Home Family + Social Travel Altitude Sickness Prevention: 4 Simple Steps to Master Elevation (with 1 Warning)

Altitude Sickness Prevention: 4 Simple Steps to Master Elevation (with 1 Warning)

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By Mansal Denton, guest author

Near a sleepy resort town in Sun Valley, Idaho, peaks like Bald Mountain stand over 13,000 feet above sea level. The average territory for tracking big game animals like elk and deer is 9,000 feet and for someone such as myself who lives in Austin, Texas at 450 feet above sea level, that is one massive elevation change.

As I prepare for this trip, one of the things at the top of my mind is altitude sickness prevention. Of all the things I’ll need to be prepared for (between necessary skills, athletic performance, bringing gear etc), the last thing I want to happen is me becoming ill while on the mountain.

This is a common experience for many people who are traveling from one low elevation place to another that is at altitude.

If you are in need of an altitude sickness treatment or altitude sickness remedy, it’s already too late. The name of the game is to focus on altitude sickness prevention.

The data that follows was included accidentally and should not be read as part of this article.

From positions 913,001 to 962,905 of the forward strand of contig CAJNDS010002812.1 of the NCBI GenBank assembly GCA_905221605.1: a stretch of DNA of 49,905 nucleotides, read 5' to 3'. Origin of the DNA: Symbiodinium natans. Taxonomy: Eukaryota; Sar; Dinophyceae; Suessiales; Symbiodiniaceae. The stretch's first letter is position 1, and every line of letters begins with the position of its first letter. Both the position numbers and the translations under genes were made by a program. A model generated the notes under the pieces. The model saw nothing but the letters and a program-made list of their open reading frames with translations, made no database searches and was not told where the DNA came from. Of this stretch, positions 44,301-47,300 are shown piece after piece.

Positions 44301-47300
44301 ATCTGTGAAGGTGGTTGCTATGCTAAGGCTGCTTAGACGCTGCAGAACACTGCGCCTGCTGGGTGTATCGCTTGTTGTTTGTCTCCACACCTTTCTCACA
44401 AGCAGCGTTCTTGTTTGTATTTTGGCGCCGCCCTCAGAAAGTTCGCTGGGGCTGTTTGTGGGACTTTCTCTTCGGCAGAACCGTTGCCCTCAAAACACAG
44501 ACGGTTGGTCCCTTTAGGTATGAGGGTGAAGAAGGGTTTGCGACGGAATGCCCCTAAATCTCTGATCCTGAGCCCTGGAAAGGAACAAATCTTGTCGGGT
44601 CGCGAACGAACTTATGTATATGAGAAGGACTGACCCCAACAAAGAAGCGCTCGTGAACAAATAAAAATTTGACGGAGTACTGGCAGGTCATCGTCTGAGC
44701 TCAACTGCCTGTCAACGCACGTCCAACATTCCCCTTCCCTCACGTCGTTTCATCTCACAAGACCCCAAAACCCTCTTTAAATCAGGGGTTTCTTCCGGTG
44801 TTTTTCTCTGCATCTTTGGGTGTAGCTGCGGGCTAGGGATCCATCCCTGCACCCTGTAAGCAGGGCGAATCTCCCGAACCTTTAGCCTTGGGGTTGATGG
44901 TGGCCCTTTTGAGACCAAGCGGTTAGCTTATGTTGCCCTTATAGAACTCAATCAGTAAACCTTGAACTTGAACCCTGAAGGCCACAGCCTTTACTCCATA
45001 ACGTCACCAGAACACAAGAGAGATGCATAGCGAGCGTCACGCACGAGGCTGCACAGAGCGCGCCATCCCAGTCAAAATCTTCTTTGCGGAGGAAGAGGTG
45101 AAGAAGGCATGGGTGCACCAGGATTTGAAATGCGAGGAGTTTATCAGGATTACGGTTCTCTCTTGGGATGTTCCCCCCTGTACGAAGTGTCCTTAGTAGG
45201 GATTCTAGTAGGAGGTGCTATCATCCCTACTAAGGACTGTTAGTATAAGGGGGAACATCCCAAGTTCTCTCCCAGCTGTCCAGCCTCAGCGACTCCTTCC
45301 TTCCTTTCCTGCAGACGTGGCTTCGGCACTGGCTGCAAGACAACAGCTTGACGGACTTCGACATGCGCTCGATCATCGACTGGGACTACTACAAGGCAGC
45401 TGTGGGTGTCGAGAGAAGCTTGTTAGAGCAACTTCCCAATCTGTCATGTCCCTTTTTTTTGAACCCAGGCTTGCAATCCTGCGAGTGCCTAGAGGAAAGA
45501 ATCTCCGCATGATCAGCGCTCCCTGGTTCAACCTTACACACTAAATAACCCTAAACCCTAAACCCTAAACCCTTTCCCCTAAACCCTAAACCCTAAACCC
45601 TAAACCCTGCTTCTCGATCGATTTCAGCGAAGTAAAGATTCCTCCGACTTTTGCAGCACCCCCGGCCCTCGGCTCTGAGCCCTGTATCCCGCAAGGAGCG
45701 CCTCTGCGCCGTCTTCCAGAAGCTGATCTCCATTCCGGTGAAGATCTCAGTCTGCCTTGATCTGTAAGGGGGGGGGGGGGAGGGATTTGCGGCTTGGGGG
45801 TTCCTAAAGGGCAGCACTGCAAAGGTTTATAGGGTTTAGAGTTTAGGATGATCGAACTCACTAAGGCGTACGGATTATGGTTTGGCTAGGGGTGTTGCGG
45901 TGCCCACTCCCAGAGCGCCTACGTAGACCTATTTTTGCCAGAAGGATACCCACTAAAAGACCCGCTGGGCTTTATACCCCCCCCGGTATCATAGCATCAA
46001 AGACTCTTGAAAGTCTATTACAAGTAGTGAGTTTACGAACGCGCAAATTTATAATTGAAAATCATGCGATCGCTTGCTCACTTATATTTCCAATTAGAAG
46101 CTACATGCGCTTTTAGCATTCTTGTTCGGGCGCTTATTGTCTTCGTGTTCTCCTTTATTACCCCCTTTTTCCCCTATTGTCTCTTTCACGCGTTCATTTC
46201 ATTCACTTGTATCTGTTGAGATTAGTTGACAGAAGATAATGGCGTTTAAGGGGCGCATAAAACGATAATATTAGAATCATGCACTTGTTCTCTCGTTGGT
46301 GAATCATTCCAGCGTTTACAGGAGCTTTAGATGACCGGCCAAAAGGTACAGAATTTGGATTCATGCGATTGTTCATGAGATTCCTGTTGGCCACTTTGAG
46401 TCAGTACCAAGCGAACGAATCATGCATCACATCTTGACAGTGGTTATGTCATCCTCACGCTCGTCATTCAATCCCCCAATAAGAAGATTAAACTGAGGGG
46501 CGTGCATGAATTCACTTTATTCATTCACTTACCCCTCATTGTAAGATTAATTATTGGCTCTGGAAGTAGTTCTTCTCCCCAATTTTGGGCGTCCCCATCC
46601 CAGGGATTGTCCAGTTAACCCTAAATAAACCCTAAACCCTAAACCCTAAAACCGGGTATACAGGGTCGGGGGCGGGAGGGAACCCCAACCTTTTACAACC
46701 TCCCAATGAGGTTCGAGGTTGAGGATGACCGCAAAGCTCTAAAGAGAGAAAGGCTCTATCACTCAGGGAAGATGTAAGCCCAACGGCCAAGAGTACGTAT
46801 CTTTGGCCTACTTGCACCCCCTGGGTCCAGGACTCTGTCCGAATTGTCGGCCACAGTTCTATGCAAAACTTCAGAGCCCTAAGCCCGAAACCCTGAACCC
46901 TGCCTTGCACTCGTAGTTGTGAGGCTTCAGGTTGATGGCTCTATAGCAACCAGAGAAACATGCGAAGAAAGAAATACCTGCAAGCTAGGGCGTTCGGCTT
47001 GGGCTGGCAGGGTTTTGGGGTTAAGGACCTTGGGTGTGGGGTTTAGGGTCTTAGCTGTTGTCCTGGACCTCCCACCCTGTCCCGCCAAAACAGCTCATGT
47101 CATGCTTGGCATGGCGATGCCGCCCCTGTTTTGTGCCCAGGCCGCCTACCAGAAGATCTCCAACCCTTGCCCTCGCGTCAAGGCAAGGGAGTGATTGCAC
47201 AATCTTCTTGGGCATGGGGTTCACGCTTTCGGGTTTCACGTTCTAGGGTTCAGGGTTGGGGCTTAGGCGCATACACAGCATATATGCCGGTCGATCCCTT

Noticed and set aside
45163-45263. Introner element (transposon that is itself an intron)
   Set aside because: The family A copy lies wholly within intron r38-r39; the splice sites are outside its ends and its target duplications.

This article will be a full scientific analysis of all the tools you can use for altitude sickness prevention. We’ll include different herbs for altitude sickness (for the natural-oriented bunch) and some insurance pharmaceuticals that can help you climb Machu Picchu without worry.

What is Altitude Sickness?

There are multiple types of altitude sickness, but the two major health concerns called high altitude cerebral edema (HACE) and high altitude pulmonary edema (HAPE) are rare and above 12-14,000 feet above sea level.

Acute mountain sickness (AMS) is typically the symptoms that you would experience when changing elevation. This includes things like nausea, headache, shortness of breath and poor cognitive performance.

This all stems from higher altitudes having less oxygen available, requiring our bodies to work harder simply to function.

Preventing Altitude Sickness: Practices and Preparation